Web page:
It’s not too cold in Fife just yet, but we have had a wee bit of snow on a few days now, and tomorrows top temp is set to be 2 degrees C, most of the day will be around the freezing point! πŸ™‚ I’m guessing it’s somewhat warmer with you!! πŸ™‚

        Liked by 1 person

        • That’s so true Andy. NZ is full of plants (and wee animals) that were introduced because they looked nice, or they hitched a ride with humans. They now play havoc with our native species. Kiwi and other native birds have suffered population decimation because of rats and stoats (and cats/dogs).
          It’s certainly not cold here, but we’re looking at a week of rain 😦 and it will be very humid.

          Liked by 1 person

    • I’ve been thinking about the dream a lot today. I wonder if the agapanthus are there because they are so ubiquitous around NZ. I’ve been driving around country roads a bit lately, and the agapanthus have been really visible and colourful. I think it’s the emptiness of the road that is significant to me. I’ve finished a big project and am feeling at a bit of a loose end. It’s fascinating stuff when I start to think about it.

      Liked by 1 person

  2. Su, in my mind dreaming of one of nature’s must fascinating flowers is a good sign. Sometimes dreams are just that: picking up on the joys of real life. We certainly need them now, and nature (for the moment in time and space) continues to offer them. Your second image brings an even greater ethereal quality to a flower that brings scores of insects and HUMMINGBIRDS. Maybe the ubiquity of the agapanthus in your area simply fills your heart and soul with joy. I hope so. Happy Photo Challenge.


    • Thank you Sally. I am (at least in my waking hours) so enjoying all the flowering and growth in nature here. From the roadside to my garden, nature is showing her generosity and beauty here.


  3. Pingback: Sally D’s Mobile Photography Challenge: Nature (and Human Nature Inextricably Bound in Lower Manhattan) | Lens and Pens by Sally

  4. I second the love of the X-Files quote. Well put.

    Are your agapanthus mostly white in NZ? It’s mostly purple here and also considered a weed. Took us ages to get rid of it out of our garden. Unfortunately, I replaced it with another African plant that seems just as bad and is popping up all over the place. I chose it because it was drought-tolerant but I’m thinking it might be wise to avoid anything from Africa in future.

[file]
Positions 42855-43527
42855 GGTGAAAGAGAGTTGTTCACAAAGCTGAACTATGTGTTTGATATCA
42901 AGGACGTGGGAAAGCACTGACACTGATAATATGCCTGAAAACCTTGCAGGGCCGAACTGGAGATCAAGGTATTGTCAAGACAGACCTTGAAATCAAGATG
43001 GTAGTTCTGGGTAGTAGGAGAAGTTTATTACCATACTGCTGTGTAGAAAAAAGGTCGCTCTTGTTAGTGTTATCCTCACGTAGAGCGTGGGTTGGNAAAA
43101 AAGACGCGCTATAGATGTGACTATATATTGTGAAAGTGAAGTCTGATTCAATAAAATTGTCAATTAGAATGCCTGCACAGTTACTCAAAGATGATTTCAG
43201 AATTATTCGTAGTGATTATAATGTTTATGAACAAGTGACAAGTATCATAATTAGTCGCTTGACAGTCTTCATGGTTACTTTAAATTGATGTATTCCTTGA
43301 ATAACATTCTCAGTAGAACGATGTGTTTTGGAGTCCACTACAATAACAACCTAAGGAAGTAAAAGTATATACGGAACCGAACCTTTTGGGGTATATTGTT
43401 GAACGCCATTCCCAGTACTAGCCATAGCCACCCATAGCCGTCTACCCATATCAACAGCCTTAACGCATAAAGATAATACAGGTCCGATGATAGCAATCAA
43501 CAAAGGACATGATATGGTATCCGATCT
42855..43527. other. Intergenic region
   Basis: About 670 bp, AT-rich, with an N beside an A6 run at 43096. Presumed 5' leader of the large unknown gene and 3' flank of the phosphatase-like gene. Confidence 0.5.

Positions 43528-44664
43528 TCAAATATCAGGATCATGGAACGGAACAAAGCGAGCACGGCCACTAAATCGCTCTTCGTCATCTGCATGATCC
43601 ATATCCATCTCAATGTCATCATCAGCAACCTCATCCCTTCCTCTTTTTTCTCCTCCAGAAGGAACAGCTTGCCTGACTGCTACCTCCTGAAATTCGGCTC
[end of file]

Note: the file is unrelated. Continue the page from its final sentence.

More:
Liked by 1 person

    • I think probably over 50% of our agapanthus are the blue/purple ones, but both grow prolifically. It amazes me that here it’s both a weed, and something that’s deliberately planted — even on public land. I can see that it would overwhelm other species. I think we have more trouble with European plants; NZ is warm and wet enough for them to thrive, but not so hot as to kill them.

      Liked by 1 person

  5. Dreams are fascinating, aren’t they? Do you feel lost in the dream? I’ve often had dreams of wandering somewhere lost, and I’ve been told it’s an anxiety dream. For whatever that is worth!

    Liked by 1 person

  6. What a Dreamy post with a fabulous plant in blossom and deep evocative thoughts!I should think you used your dream as an allegory to describe sentiments and the different phases through the manipulation of a photo.I might be wrong.Any help?Anyhow,your second photo with the diffused light and the touch of colour is otherworldly.Then dreams have colours … Happy Sunday dear friend Su πŸ™‚ xxx


    • I think you are right. My dreams are very visual and quite cinematic in form, and I do find that playing with “real” images often brings clarity and sometimes acceptance of the messages my subconscious is sending. Thank you dear

      Liked by 1 person

Leave a Reply

Fill in your details below or click an icon to log in: Logo

You are commenting using your account. Log Out /  Change )

Google photo

You are commenting using your Google account. Log Out /  Change )

Twitter picture

You are commenting using your Twitter account. Log Out /  Change )

Facebook photo

You are commenting using your Facebook account. Log Out /  Change )

Connecting to %s